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Reforming the European Court of Human Rights: The Interlaken process

European court of human rights

Image Copyright Council of Europe, 2012.

The European Court of Human Rights has been in a constant state of reform since the permanent Court was established in Strasbourg in 1998. Its creation was a response to an increasing workload, a situation which has continued and worsened over the following 14 years. Protocol 14, which entered into force in February 2010, was intended to provide a more comprehensive solution to this problem. However, successive declarations issued by the Council of Europe’s Committee of Ministers in late 2010 and early 2011 indicated that Member States believe further change is necessary.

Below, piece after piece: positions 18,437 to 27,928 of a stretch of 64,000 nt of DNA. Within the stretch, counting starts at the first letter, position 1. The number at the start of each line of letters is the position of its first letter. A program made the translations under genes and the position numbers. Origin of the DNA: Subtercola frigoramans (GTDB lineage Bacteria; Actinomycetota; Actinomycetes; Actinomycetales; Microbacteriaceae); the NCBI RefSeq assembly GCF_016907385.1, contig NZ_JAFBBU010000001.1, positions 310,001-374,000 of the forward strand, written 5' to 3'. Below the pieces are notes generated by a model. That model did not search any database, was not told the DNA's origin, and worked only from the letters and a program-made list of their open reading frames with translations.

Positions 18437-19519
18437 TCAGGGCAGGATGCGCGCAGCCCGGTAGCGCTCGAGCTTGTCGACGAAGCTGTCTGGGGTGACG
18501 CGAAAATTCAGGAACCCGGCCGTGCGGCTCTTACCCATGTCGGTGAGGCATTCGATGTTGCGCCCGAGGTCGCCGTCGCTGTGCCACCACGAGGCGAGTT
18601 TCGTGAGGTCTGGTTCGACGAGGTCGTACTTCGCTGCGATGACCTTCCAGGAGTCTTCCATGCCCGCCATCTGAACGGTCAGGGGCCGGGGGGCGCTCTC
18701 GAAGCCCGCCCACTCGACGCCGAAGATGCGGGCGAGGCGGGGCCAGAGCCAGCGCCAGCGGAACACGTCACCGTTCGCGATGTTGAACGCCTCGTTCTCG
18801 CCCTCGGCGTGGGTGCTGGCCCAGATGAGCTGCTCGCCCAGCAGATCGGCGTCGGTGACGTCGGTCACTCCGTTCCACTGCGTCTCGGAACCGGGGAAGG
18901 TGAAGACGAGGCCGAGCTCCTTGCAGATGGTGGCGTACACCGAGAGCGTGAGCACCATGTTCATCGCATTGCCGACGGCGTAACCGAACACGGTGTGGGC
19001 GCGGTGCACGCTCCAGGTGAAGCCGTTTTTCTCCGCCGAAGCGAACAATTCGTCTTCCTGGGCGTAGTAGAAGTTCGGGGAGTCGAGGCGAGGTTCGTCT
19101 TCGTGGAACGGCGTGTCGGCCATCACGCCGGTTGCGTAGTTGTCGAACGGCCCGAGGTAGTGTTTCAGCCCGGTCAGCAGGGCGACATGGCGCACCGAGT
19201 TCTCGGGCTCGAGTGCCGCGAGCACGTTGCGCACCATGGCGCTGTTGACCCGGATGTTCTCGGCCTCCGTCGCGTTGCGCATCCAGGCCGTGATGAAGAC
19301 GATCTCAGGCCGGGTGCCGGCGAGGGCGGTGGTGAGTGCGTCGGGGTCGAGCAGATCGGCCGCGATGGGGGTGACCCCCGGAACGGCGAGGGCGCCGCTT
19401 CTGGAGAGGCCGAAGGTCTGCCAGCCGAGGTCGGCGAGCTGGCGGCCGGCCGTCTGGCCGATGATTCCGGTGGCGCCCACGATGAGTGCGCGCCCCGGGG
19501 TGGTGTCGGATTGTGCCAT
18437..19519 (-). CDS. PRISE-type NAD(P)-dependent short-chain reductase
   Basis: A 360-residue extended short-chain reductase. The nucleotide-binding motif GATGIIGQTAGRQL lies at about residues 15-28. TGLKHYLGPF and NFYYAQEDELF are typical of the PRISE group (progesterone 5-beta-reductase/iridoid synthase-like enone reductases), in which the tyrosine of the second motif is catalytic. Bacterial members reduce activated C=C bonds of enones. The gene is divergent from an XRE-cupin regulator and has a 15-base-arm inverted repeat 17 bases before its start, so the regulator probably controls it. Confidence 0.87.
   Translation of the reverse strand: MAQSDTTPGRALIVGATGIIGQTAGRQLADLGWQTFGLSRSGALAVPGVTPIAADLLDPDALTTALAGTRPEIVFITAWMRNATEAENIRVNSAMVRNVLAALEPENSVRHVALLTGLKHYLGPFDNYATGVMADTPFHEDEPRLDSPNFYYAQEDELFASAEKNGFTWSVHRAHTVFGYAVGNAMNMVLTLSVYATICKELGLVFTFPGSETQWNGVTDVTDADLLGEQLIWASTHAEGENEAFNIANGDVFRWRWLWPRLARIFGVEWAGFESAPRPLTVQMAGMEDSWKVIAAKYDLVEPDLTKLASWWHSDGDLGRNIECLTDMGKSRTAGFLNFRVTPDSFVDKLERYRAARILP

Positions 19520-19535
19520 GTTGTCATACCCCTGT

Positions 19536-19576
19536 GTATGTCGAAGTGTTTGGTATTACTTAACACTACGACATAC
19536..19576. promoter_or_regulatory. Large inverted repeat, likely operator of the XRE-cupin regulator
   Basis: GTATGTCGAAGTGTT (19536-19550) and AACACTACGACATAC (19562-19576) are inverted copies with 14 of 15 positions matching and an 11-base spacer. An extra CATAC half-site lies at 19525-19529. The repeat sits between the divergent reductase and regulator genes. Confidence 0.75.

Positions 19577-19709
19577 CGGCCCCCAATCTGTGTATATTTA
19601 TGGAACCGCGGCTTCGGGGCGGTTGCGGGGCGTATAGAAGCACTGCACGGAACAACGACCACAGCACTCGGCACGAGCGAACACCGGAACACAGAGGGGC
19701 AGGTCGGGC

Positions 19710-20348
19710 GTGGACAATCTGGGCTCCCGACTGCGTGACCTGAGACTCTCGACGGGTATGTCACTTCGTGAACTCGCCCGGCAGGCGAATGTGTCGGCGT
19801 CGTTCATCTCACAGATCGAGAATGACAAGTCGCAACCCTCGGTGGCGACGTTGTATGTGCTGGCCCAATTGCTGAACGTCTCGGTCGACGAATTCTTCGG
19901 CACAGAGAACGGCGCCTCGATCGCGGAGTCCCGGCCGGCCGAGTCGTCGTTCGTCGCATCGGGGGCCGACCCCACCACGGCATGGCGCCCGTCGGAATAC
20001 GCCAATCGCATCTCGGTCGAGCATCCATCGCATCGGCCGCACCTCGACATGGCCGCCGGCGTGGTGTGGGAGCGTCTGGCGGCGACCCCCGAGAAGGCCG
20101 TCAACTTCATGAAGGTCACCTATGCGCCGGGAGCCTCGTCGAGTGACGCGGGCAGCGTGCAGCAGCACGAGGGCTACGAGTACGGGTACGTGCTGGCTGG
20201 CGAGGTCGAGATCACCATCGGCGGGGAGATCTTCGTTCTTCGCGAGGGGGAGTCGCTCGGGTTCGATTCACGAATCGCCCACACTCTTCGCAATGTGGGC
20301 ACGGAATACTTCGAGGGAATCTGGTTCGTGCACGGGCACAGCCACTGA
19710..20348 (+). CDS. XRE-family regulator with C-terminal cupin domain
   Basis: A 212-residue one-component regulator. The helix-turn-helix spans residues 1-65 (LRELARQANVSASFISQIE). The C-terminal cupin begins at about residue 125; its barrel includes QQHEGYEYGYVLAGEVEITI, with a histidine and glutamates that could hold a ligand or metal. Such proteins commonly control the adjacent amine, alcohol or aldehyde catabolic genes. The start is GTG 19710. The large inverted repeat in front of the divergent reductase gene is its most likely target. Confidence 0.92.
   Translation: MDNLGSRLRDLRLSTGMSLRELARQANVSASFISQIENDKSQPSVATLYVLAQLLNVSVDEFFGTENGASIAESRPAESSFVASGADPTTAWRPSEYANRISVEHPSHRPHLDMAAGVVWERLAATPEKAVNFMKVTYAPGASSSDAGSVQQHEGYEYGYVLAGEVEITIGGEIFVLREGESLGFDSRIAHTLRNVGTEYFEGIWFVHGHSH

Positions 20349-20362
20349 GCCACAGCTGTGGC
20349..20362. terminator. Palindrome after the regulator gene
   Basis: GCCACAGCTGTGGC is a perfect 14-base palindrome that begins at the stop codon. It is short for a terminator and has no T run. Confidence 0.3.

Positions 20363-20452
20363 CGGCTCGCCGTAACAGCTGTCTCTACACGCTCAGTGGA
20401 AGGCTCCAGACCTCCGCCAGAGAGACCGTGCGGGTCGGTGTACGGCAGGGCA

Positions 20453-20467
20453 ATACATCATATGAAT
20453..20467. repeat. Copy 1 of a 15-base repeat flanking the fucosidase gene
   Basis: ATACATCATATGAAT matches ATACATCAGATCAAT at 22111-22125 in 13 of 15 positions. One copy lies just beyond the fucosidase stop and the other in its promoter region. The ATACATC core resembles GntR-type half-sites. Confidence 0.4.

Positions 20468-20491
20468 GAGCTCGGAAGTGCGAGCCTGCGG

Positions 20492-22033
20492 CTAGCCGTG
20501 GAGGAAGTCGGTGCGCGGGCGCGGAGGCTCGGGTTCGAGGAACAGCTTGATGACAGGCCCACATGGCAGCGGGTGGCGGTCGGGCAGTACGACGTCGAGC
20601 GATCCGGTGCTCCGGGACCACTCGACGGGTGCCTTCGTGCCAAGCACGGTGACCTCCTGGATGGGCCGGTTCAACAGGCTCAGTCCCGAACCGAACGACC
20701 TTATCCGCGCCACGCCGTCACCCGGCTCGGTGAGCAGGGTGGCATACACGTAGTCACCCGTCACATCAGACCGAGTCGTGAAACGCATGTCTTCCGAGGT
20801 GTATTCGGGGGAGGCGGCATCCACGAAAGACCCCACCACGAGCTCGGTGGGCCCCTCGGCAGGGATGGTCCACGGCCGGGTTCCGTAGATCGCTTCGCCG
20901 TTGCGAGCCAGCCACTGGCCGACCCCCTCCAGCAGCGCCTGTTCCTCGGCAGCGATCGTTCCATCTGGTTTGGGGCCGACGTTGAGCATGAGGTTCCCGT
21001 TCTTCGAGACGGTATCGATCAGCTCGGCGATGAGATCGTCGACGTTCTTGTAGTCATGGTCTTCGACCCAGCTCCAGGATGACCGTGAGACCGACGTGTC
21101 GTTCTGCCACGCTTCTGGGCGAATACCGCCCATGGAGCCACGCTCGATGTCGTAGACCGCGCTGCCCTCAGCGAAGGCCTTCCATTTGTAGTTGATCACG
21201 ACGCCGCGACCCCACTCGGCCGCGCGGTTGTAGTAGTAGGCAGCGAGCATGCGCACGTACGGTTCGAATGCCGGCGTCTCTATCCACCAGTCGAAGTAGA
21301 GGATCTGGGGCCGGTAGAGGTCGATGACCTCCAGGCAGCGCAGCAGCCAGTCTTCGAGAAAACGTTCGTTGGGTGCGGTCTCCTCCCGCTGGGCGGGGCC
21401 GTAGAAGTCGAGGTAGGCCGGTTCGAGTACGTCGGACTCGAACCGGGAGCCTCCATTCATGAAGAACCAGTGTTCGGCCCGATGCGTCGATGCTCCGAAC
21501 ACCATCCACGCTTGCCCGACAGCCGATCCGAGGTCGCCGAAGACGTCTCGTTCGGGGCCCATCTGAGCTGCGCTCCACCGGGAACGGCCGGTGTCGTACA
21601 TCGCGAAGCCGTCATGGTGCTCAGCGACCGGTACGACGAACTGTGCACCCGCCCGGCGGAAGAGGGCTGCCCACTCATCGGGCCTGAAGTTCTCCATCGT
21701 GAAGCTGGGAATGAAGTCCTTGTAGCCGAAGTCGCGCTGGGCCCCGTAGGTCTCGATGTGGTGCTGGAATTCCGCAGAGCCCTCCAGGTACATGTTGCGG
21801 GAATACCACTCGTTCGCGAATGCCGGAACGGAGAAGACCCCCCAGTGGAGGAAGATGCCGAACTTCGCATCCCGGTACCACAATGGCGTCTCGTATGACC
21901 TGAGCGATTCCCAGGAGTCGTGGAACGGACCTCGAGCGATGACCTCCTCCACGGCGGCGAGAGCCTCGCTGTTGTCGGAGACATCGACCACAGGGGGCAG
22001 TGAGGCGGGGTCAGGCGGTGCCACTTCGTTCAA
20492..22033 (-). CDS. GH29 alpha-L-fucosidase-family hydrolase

The United Kingdom, which took over the chairmanship of the Committee of Ministers in November 2011, has been a strong advocate for reform. The UK has expressed concern not only about the Court’s workload but its relationship to national courts.
The Brighton Declaration which marked the conclusion of a High-level Conference organised by the UK, includes a number of new measures but goes less far than early drafts had suggested.
Although many commentators are reserving judgment on the likely implications, NGOs have expressed regret at the failure to incentivise state compliance with the Court’s decisions. The Committee of Ministers is required to decide on the next steps in implementing the declarations by the end of 2012.

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